It wasn't handiwork. The words ALONSO were stitched so thin, you'd thought she was fearful of running out of string. The number 10 had been ironed on, poorly, and it was already starting to bubble in some parts and peel loose in others. I mumbled my thanks, my disappointment barely concealed.
The shirt went into a drawer. There was no way I was going to wear that in my pick-up games, not with those idiot Bostero kids ready to ridicule my relative’s un-handiwork.
Remember the New York Cosmos? Of course you do: the flagship super-team of the North American Soccer League, who boasted legends like Pele, Franz Beckenbauer, Carlos Alberto, Johan Neeskens, and Giorgio Chinaglia. They were the Galacticos before Real Madrid could truly lay claim to that superlative. Well, when the Cosmos weren’t laying siege on inferior opponents (except for the Rodney Marsh-led Tampa Bay Rowdies, who always gave the Cosmos fits), the Cosmos spread their gospel of rock-star football, scheduling friendlies against all comers, any time, any place.
One of those friendlies was against River Plate. At Giants Stadium, in New Jersey. River Plate was coming to town! I was going to see Beto Alonso play! For this momentous occasion, I would swallow my pride and wear my River Plate jersey with the sorry stitching.
We very nearly didn't get to see the match. When we arrived at the terminal to catch the bus that would take us to Giants Stadium, my dad realised he'd left the tickets back home! But we did make it, halfway through the first half, but in all honesty, we probably should have stayed home. The match was a typically lacklustre affair like all friendlies tend to be, each side scoring late in the match for a 1-1 draw. I'm assuming Beto Alonso was in the lineup, but an internet search doesn’t yield any information about the lineups for either side.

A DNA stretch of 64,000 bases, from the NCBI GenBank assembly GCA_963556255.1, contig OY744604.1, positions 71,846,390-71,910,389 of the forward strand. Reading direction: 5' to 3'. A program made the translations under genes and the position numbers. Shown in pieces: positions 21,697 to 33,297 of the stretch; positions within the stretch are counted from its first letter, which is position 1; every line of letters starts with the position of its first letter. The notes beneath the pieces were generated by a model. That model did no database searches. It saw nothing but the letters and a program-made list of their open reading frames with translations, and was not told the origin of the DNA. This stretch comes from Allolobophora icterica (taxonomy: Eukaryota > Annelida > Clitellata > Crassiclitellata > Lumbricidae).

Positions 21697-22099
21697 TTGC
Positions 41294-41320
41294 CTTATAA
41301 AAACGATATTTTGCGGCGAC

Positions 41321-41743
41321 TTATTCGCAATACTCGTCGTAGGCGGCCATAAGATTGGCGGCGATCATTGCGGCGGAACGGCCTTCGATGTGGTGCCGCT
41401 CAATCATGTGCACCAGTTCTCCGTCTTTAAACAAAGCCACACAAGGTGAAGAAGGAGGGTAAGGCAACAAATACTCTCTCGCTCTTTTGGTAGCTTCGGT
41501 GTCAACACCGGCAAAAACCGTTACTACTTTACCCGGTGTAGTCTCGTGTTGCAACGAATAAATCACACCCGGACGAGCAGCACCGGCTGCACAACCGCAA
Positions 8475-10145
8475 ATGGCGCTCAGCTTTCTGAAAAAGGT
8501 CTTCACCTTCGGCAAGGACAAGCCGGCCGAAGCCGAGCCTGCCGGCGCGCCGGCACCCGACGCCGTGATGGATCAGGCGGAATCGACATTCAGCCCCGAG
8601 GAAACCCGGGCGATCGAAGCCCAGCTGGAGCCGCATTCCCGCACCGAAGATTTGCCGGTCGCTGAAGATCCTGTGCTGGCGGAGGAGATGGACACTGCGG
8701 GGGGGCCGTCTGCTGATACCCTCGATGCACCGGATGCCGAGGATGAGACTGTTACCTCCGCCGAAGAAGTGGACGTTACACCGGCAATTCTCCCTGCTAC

Side note: what was left of the New York Cosmos played a friendly against my dad’s beloved Independiente in the summer of 1984. Other than a 300-word write-up from the Associated Press, there's precious little written about the match, in which Independiente and the Cosmos battled to a 2-2 draw in from of 16,000 at Giants Stadium. I have zero recollection of the game my dad and I attended, other than a Cosmos fan heckling Independiente all match long. Independiente had defeated Liverpool for the World Club title the previous December, but that clearly didn’t impress the heckler, who, throughout the 90 minutes, insulted Independiente lack of finishing.
Some people are just hard to please.
A brief period of instability in the mid-1980s saw River go through seven managers in a two-year period, and River very nearly avoided relegation. Not coincidentally, Beto Alonso left the club for crosstown rivals, Velez [G10] Sarsfield. But a return to glory was inevitable; Alonso rejoined River in 1983, and, paired with Hector Enrique and the emerging Uruguayan superstar Enzo Francescoli, River won the league title in 1986. Making the league title win even sweeter was the coronation, against Boca, no less, capped by a 2-0 win. The match was made even more memorable because of its use of an orange ball after the pitch having been covered with ticker tape. Both goals in the 2-0 victory against Boca came courtesy of Beto Alonso.
More importantly, the Libertadores albatross was laid to rest. A 3-1 aggregate win against América de Cali, and the Copa Libertadores was finally River’s (they would win it twice more, in 1996 and 2015).